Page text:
I would love to hear some best practices and further options for dealing with this!


Replies are listed 'Best First'.
Re: Best practices for module error-reporting (updated x2)
by haukex (Archbishop) on Feb 02, 2017 at 16:46 UTC

    Hi yulivee07,

    Don't forget Carp, that's what I'd reach for first (Update: it's a core module). Its pros are that it reports errors as coming from the user's code, not necessarily the module's code, which is advantageous in the case of errors like "incorrect parameter passed". Second, users can enable stack traces, which can make debugging a whole lot easier. I'd only reach for a logger second, and even then I'd make it optional, since not everyone needs or wants a full-fledged logger.

    As for the "should I return a false value or throw an error" discussion, I dimly remember there have been several discussions of that question here on PerlMonks, unfortunately my Super Search skills are currently weak, but if I find them I'll update this node. Update: Here we go, a selection:

    Update 2: Just to briefly touch on the question of "return a false value vs. throw an error", I would make that decision based on what's truly an error vs. what is something that can occur normally (there is a bit of a gray area there too). For example, since you said you're writing a module for LDAP stuff, I'd say that something like "can't connect to server" should probably be an exception (via Carp), whereas for something like "no search results found", your function can return a false value. For the latter, note that there is a difference between return; and return undef;, in addition to being discussed in some of the above threads, here is another thread on that issue (and more, via search).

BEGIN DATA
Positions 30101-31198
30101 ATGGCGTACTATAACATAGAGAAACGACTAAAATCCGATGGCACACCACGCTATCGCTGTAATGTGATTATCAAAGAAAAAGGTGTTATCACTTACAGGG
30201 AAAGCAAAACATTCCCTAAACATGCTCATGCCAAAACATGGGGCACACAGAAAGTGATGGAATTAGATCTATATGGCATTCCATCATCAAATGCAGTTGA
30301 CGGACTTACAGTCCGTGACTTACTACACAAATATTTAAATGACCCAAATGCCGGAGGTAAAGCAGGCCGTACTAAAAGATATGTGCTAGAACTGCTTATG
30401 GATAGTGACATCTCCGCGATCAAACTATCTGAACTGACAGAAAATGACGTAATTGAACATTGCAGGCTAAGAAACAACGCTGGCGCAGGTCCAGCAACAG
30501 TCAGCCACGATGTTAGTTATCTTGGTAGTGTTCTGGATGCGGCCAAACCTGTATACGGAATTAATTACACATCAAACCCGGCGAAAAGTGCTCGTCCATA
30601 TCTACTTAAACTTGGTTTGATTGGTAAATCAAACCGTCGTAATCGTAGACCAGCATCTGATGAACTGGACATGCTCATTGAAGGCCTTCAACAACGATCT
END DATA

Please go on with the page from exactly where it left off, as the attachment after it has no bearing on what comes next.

Hope this helps,
    -- Hauke D

Re: Best practices for module error-reporting
by Laurent_R (Canon) on Feb 02, 2017 at 17:29 UTC
    It is probably a matter of personal opinion or taste, but I would avoid (if possible) adding dependencies that are not really necessary for the core features of your new module. They may dissuade people from using your module.

    This of course does not apply to core modules. I would also recommend Carp, which makes it possible to throw exception (and/or issue warnings) useful from the standpoint of the user, including stack trace and so on..

Re: Best practices for module error-reporting
by Anonymous Monk on Feb 02, 2017 at 21:15 UTC
    I see 2 kinds of errors: those for the users of the code and those for the developers of the code. For users of the code, just die in a consistent way but you will probably want some kind of framework if you have multiple developers working on the code. If your end product is something to be consumed by the public, then be mindful of your dependencies and try to eliminate them. If your end product installation and maintenance is handled by you, then you usually don't need to worry about NOT using such dependencies.